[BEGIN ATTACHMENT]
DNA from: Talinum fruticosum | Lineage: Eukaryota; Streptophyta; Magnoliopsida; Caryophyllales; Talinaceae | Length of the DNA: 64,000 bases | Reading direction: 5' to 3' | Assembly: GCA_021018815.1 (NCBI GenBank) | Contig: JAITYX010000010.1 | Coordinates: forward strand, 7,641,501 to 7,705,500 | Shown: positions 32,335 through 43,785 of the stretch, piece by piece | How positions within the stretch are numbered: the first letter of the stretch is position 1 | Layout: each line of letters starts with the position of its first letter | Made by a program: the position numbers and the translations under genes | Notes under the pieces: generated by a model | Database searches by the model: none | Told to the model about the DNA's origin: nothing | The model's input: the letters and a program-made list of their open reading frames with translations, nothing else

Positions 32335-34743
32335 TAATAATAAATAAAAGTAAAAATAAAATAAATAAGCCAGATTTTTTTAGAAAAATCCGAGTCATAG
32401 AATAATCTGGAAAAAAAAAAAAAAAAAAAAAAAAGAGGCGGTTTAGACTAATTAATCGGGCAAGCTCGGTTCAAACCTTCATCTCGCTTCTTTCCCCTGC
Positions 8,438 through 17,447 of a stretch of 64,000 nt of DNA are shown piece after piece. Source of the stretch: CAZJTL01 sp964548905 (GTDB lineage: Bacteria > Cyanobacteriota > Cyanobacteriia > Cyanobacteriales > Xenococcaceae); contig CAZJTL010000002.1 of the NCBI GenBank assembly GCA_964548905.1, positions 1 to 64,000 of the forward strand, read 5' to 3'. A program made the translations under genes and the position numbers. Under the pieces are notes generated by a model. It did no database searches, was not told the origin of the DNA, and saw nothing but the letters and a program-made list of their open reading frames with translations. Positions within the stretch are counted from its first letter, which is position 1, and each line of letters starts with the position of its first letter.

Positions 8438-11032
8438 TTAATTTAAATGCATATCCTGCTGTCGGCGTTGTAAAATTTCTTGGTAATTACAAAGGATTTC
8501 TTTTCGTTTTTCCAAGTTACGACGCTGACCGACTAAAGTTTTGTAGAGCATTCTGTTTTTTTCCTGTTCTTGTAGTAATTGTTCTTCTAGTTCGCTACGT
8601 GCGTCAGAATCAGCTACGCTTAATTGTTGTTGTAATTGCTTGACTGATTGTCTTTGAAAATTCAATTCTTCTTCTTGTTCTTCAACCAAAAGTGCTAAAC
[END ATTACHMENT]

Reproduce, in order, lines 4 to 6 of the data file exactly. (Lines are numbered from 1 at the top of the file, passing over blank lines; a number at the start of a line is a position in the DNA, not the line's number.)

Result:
32401 AATAATCTGGAAAAAAAAAAAAAAAAAAAAAAAAGAGGCGGTTTAGACTAATTAATCGGGCAAGCTCGGTTCAAACCTTCATCTCGCTTCTTTCCCCTGC
Positions 8,438 through 17,447 of a stretch of 64,000 nt of DNA are shown piece after piece. Source of the stretch: CAZJTL01 sp964548905 (GTDB lineage: Bacteria > Cyanobacteriota > Cyanobacteriia > Cyanobacteriales > Xenococcaceae); contig CAZJTL010000002.1 of the NCBI GenBank assembly GCA_964548905.1, positions 1 to 64,000 of the forward strand, read 5' to 3'. A program made the translations under genes and the position numbers. Under the pieces are notes generated by a model. It did no database searches, was not told the origin of the DNA, and saw nothing but the letters and a program-made list of their open reading frames with translations. Positions within the stretch are counted from its first letter, which is position 1, and each line of letters starts with the position of its first letter.

Positions 8438-11032